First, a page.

I discovered who my local prolific serenader is. Of course the Oracle knew already.
The Language of Birds
There are robins. Everywhere. When I wake, early with the sun, I hear them over the street sounds of Broadway. When I walk along the path of Riverside Park they stop in front of me, deliberately, waiting to look me in the eye before I’m allowed to continue on my way. Even as I pass dozens all over the grasses on either side of the path, I hear others singing in the surrounding trees.
My daughter suspects a nest in a nearby window to her apartment—she sends a text with a recording—“day and night,” she says.
As she sits by her window working from home, she tells me she sees starlings on the window ledge across the street—“they leap off and let themselves fall a few feet before opening their wings”—we both wonder if this is normal.
I hear a whistle and turn to look—two starlings take off right in front of me and fly towards the river. I see a fledgling by the park wall. The only thing it moves as I approach cautiously is its head—with the bright yellow beak against the grey feathers, it too must be a starling—can it fly?—where are its parents? I snap a photo and walk on. When I pass the same spot, returning home, it is gone.
In the mornings the gulls swoop in groups, weaving patterns around the piece of moon that still sits ghostly in the blueing sky. They cry like cats suspended in mid-air, echoing off the buildings into my window.
A mockingbird moves just ahead of me as I cross the bridge to the park. It never stops singing, going through its repertoire while waiting for me to almost catch up as it hurries ahead again. Another day, I am walking uptown instead of down, and a mockingbird lands on the iron fence just ahead of me. It too is deliberate in meeting my gaze, making sure I stop, nod my head in greeting. Further on a catbird does exactly the same thing. A cardinal swoops down into the grass by a nearby tree, a flash of red that pauses with me before it returns to the top of the tree. I hear more cardinals, blue jays and flickers. Sparrows chatter and cover the grass and path, the bushes and trees; pigeons share the stone walkway, and once, also, a morning dove. Sometimes the pigeons visit my window ledge.
And crow. Crow has been following me around for years. Now he teases me, calling, in front, behind, from nowhere and everywhere. Every once in awhile I am the winner in this game of hide and seek, but I know it’s only because he wants me to see him, to acknowledge his appearance as well as his voice. A murder of crows appears ahead of me on one of my earliest walks, when I was still fearful of going out at all.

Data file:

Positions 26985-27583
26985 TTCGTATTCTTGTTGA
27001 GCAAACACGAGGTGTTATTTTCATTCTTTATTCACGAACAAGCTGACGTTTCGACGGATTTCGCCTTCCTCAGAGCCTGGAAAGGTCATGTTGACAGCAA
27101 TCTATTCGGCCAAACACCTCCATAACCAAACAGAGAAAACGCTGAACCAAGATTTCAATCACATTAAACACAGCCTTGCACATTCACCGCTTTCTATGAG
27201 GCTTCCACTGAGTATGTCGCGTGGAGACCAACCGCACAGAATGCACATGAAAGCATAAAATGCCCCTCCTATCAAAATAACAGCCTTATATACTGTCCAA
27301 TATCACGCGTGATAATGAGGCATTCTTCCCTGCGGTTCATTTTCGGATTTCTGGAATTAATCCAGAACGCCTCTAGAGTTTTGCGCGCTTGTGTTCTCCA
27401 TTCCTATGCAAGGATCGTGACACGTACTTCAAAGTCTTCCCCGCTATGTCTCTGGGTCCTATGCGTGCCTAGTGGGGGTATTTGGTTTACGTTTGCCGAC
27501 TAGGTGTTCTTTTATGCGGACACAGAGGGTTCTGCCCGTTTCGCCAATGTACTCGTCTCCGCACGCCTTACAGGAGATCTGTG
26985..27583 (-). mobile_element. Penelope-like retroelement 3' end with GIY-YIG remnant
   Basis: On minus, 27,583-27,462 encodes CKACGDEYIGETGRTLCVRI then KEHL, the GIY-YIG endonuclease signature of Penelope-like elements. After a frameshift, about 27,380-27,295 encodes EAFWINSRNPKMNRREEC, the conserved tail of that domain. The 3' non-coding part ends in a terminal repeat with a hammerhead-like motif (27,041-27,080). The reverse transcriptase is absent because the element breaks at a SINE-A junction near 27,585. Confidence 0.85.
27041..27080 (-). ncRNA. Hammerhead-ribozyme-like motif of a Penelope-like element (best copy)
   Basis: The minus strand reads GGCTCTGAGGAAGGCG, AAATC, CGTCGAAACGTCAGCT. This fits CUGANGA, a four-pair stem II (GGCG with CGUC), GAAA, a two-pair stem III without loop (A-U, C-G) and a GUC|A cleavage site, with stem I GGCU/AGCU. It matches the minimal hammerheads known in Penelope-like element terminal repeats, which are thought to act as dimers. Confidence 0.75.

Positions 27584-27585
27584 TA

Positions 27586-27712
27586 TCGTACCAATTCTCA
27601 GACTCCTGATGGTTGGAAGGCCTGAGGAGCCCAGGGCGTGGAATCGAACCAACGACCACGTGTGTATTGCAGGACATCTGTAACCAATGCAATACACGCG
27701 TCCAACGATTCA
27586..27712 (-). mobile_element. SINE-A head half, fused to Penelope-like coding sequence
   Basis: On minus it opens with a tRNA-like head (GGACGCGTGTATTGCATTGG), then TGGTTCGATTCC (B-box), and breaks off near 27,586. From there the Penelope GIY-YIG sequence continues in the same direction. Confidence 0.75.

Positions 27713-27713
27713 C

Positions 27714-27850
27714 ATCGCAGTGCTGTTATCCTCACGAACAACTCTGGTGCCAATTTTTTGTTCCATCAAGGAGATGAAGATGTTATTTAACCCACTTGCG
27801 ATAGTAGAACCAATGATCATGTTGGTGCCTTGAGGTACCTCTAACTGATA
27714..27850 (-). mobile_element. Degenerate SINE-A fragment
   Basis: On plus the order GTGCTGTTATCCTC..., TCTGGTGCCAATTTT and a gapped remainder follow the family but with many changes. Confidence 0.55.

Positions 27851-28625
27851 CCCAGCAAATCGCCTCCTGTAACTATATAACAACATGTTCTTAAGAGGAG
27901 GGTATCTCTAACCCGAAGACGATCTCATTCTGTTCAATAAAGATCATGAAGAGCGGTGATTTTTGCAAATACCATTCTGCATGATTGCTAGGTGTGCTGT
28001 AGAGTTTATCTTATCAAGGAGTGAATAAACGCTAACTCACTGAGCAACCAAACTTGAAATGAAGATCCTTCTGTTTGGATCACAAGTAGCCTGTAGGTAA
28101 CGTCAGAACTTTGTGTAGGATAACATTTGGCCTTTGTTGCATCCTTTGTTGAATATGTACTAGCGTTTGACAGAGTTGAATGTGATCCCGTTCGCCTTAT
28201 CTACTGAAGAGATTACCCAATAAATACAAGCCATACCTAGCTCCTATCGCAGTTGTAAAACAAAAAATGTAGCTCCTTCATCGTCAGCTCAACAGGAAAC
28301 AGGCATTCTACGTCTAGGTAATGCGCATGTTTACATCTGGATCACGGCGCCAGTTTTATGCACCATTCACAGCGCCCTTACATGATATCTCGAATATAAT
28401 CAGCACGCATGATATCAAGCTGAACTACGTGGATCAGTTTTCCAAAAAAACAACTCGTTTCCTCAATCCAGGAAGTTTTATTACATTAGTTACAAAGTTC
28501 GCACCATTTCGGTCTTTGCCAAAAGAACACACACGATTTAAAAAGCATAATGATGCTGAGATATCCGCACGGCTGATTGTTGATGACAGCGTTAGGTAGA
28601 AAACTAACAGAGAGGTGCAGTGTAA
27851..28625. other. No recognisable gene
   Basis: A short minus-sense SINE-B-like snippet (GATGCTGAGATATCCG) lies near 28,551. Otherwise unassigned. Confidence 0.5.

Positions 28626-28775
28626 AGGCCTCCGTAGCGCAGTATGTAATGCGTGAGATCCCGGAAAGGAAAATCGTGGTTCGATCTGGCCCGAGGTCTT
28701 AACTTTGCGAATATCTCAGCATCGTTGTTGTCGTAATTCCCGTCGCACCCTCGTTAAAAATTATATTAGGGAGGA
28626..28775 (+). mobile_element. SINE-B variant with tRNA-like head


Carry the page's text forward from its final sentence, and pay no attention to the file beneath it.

I’ve always walked, never having owned a car. But it was with a purpose, to get from one placed to another. Now I just walk. And I have always been aware of birds while walking. But since the lockdown they seem to be multiplying by the day, boldly communicating—something, what?
Many of the world’s cultures see birds as mediators, messengers between the human and the divine. I know what crow is telling me. He knows I need reminding of it, too: pay attention. Get out of that inner conversation you keep having with yourself and look around, listen, be where you are. Robins are symbols everywhere of new beginnings, transformation, tenacity, hope. Birds show us the power of community, the power of voices, the symbiotic relationship between the earth and all living creatures.
These are the days of Covid-19 in the city of New York. Humans are hiding; birds are out in force.
In fairy tales, those who understand the language of birds have magical powers.
places of between
no time exists
carry us home
I’ve been doing Draw-a-Bird Day on the 8th of the month for a few years now at MethodTwoMadness, accumulating most of these illustrations in the process.
For the earthweal challenge Vast Particulars.